The evolution of the fish finger sandwich

Regular readers will remember this post where I upgraded the fish finger sandwich with hand-sliced black olive bread. Well, it has evolved further. Out of necessity. 

I wouldn't go as far as to cite the 'necessity is the mother of invention' proverb. And I think I can be pretty sure that Plato did not have fish fingers on his mind, or his plate, when he, allegedly, used those words. 'Necessity is the impulse to scour the cupboards' would be more accurate.

But talking about 'invention', who invented the fish finger? And yes, it was Captain Birdseye! Well, almost. It was a Mr Scott, of Birds Eye, who developed the fish finger at their factory in Great Yarmouth. It was gifted to the world in 1955 at a Brighton sales conference.

The Americans, as is often the case, apparently beat us to it with their 'fish stick' in the 1920s. Fish stick? Not very inventive at all. 

I found these and other insightful details about the FF in a 2010 article in The Telegraph. Google also nets you page after page of sites talking about the FF sandwich: posh, perfect, homemade, ultimate, world's best, deluxe. 

In this case it seems that necessity is the mother of repetition.

And my latest contribution to this over-crowded culinary debate? 
  1. A wrap. 
  2. A generous couple of tablespoons of mayonnaise mixed with finely chopped sweet and sour gherkin. 
  3. Shredded romaine lettuce.
And yes, necessity was at play. I spent the whole day scraping window sealer from the edge of the two dozen wooden frames in our new greenhouse. I wanted feeding quickly. I wanted comfort, taste, with a kick of originality. And I wanted to use up the fish fingers (the usual leavings from a visit of family munchkins) before they developed a deeper crust of freezer dust. 

Hungry Writing Prompt
Write about what is necessary in your life. And what is unnecessary. 


Flat and flatter: cars and ducks

(Please don't worry - there's no direct relationship between the car and the duck!)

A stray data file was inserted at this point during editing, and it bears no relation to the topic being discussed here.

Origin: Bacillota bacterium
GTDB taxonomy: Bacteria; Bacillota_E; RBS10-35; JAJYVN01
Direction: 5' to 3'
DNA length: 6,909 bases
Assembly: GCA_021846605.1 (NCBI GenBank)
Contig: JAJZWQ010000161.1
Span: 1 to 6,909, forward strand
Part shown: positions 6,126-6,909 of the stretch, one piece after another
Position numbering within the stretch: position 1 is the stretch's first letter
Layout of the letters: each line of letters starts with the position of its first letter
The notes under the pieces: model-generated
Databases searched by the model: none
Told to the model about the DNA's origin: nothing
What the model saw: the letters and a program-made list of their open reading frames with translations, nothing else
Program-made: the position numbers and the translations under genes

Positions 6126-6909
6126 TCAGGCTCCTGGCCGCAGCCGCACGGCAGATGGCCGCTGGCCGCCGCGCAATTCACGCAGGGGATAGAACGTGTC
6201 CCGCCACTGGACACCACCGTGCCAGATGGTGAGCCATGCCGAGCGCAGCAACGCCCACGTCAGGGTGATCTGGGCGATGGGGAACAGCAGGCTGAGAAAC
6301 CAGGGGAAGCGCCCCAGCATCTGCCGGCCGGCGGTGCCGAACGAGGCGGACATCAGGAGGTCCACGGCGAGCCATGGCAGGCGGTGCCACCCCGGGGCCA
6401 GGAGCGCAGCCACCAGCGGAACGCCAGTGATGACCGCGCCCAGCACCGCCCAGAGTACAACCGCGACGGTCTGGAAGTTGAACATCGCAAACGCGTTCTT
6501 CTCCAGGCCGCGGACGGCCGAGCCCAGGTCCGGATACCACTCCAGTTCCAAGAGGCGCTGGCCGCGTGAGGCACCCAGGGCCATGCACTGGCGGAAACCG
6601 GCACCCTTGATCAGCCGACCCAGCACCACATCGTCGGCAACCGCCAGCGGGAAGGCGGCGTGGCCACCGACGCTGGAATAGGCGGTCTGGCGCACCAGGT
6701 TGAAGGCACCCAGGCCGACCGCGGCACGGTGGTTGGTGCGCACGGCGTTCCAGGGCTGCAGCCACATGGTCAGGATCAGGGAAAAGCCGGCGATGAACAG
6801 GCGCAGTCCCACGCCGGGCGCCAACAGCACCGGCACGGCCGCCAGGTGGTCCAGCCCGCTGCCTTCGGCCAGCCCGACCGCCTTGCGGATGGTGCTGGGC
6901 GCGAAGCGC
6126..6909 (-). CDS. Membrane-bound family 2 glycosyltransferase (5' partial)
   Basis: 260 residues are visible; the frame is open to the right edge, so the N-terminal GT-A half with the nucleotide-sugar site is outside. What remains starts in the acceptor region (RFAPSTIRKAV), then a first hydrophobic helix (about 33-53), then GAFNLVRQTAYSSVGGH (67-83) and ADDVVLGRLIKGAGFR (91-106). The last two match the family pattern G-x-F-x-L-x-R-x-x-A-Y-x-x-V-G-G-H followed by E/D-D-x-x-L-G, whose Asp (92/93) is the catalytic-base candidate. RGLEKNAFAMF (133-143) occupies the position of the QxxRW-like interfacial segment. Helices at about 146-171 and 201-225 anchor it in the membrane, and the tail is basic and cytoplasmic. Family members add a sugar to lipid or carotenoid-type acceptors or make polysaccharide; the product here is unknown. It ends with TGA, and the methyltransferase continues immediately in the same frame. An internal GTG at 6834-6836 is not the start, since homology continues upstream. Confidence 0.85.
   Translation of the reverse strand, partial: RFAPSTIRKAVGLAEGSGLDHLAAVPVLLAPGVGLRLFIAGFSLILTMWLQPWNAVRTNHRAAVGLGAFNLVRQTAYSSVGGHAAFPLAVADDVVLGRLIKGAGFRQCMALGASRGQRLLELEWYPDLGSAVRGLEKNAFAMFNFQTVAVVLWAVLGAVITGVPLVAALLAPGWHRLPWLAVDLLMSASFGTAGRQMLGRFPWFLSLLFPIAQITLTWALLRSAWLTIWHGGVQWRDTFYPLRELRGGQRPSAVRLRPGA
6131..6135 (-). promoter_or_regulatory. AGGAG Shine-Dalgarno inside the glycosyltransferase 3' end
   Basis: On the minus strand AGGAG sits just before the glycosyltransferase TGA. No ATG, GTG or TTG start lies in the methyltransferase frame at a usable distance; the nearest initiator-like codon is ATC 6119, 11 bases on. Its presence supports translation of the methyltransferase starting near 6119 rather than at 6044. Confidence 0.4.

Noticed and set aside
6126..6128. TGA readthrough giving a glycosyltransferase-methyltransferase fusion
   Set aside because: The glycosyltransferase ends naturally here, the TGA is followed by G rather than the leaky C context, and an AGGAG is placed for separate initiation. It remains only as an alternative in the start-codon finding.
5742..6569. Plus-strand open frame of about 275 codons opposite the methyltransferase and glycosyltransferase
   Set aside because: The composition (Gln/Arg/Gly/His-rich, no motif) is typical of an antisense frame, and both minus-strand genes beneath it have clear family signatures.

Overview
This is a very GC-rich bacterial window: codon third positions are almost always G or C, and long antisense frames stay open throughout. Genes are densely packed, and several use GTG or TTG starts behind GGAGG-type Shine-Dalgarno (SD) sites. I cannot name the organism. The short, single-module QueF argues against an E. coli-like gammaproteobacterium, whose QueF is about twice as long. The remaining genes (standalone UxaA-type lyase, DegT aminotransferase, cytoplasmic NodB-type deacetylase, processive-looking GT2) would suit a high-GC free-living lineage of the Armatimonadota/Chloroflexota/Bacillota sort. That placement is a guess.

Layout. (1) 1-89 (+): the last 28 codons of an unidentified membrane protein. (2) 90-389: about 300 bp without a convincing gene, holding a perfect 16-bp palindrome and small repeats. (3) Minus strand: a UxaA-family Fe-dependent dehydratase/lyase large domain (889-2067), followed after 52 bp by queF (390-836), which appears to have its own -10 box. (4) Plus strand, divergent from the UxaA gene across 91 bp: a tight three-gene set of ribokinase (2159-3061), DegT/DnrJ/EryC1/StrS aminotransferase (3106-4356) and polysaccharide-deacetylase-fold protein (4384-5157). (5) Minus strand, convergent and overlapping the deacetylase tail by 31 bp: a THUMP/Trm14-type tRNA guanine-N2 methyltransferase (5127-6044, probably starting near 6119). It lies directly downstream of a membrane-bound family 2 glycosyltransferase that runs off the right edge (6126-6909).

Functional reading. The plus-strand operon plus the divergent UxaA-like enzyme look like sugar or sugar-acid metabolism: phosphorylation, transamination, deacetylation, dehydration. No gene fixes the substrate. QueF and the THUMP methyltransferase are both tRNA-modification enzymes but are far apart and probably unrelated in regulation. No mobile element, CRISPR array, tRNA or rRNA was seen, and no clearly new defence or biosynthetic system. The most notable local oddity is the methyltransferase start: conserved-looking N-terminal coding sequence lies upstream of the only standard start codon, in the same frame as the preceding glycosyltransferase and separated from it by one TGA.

There's a flatness to grey, wet weather, don't you think? Everything might be exactly how it was yesterday, every building, every tree, even the colour of the grass, but when I look out of the window it feels pressed upon, weighted down. It's like the sound an old bruise might make. The smell of a damp towel.

And just when you think things can't get any flatter:

But I called a very nice man. A very, very nice man. In fact, in the handful of times I've had to use a breakdown service I've never met an un-nice man. It's not just that they solved the problems: changed a tyre, refilled an empty fuel tank, or took me home. It's the manner in which they handled all that. They're like magicians: they make anxiety disappear. But that is coming from a woman who generally doesn't look under the bonnet of her car; a woman who has been meaning to get out the owner's manual for the past five and a half months, to find out how to change the clock forward an hour, and who realises it's not really worth it now. In two weeks time she'll only have to change it back. 

Flatness needs a non-flat antidote. And this was mine:

I used to buy this duck confit when I lived in Antibes: I nabbed this one in Carrefour during a shopping trip at the Cite Europe on the other side of the Channel Tunnel.